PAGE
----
I don’t know who Hugh Macdonald is, but if you read his article Real Facts of SPL Battle Lost in Hot Air in the style of Alex ‘Candid’ Cameron, it sounds horribly convincing – not as an argument, you understand, but an exercise in pompous self-regard. Last weekend’s Sunday Post made the methodological error we expect of foolhards, but for The Herald to suggest that the St Johnstone v Dundee game would be less of a spectacle should Celtic and Rangers find any other League willing to give them house room isn’t clever.
If Hugh MacDonald thinks that such
games would be (even) less meaningful than is current, the context of a 10 or
12 team League whereby at least half the teams would enjoy a decent chance at
winning something would add five times the significance.
He is also suggesting that the standard of football would be far worse if Celtic and Rangers left. He finds the standard shocking even though the Old Firm are still with us, so might he not pause for a second and consider there may be a causal connection? Or to put it more bluntly, the rest of the football’s rubbish because teams have to take account of Celtic and Rangers. We’re never going to beat them for skill, not in the long run, so we create untalented teams that can stifle, and they end up stifling one another. Instead, he’s saying that things are so dreadful in spite of the unrequited (and shamefully unacknowledged) beneficence of Celtic and Rangers to which he refers, and things can only get worse. Well, thanks, wir ol’ Glesca buddies – how can you stand being so good to the bunch of ingrates that the rest of us are?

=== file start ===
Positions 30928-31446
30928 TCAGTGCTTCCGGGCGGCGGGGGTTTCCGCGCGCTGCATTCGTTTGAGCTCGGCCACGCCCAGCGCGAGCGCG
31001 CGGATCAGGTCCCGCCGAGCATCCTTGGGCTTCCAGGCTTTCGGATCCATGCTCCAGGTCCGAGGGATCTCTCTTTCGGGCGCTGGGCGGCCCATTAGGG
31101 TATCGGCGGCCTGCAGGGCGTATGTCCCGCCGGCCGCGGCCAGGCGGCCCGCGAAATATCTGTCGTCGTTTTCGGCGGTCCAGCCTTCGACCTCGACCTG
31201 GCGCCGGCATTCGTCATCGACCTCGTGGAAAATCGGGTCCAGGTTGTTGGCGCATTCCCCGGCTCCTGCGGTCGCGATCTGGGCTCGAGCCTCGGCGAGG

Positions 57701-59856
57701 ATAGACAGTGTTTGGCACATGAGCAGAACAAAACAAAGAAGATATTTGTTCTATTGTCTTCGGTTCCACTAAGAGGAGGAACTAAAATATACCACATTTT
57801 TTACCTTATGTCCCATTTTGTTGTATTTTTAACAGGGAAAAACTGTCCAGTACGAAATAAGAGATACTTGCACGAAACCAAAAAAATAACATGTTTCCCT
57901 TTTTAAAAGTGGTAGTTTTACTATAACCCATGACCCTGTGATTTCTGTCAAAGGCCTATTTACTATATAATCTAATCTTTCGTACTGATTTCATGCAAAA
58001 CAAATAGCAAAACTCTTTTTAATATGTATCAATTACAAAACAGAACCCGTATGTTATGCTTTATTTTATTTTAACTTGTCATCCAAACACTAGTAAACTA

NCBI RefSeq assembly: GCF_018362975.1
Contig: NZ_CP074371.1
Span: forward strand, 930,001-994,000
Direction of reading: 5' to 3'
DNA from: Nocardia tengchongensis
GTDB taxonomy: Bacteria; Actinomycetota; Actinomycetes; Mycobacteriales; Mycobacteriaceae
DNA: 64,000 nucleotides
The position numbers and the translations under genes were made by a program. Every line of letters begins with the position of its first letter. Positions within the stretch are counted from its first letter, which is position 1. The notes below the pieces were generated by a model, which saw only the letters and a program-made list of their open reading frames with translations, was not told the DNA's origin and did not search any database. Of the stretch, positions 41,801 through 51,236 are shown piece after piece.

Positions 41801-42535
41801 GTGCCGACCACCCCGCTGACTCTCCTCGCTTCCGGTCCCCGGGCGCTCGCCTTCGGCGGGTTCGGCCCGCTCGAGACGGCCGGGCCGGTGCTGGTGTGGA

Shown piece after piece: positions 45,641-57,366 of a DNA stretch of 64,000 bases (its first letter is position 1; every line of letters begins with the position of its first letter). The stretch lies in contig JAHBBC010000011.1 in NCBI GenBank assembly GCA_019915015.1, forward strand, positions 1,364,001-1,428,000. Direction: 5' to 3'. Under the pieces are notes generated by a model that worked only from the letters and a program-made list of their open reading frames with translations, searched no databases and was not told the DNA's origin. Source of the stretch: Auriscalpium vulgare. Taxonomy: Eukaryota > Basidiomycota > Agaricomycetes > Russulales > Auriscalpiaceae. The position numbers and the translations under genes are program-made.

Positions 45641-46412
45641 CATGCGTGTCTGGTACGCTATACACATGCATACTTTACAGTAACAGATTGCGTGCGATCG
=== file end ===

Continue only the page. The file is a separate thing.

The ten clubs he patronises so
sweetly may well be munchkinesque, but if I remember
aright from the making Of The Wizard of Oz, all the midget actors and actresses
were creating their own merry Lilliput Babylon behind
the scenes whilst it was the Big People who bickered and broke down and
cried. It’s Celtic and Rangers who
have seen the big silver city on the hill, and had the doors of Oz been opened
wide, you wouldn’t have seen the
Us little people are fed up with the unpleasantness
outside and inside the ground when the Old Firm come to town. We have to sit and listen to songs of triumphalism, defiance, bigotry, hatred, even – especially
– on the rare occasions they are beaten.
Either Hugh MacDonald is being a
good servant of his paper and turning up the gas a little beneath the debate
even though he doesn’t believe what he’s saying, or he really doesn’t know how
much the Old Firm phenomenon and its lickspittle apologists are loathed; but if
he read Kevin Williamson’s piece in the Herald last week, or any of Stuart
Cosgrove’s mighty words in the Daily Record, he might be enlightened. Sadly, every correspondent who has written
in favour of the move - Ian Bell in Saturday’s Scotsman was the latest – has
acknowledged that the likelihood of this happy scenario coming to pass is
negligible. Some unhappy compromise
will be reached, whereupon St Johnstone and
He is entirely correct inasmuch as the real deal concerns money far more than the idealists’ dreams of a more virtuous world, as Arnold Kemp put it so neatly in The Guardian - but, he went on, it’s hatred that makes the tills tinkle.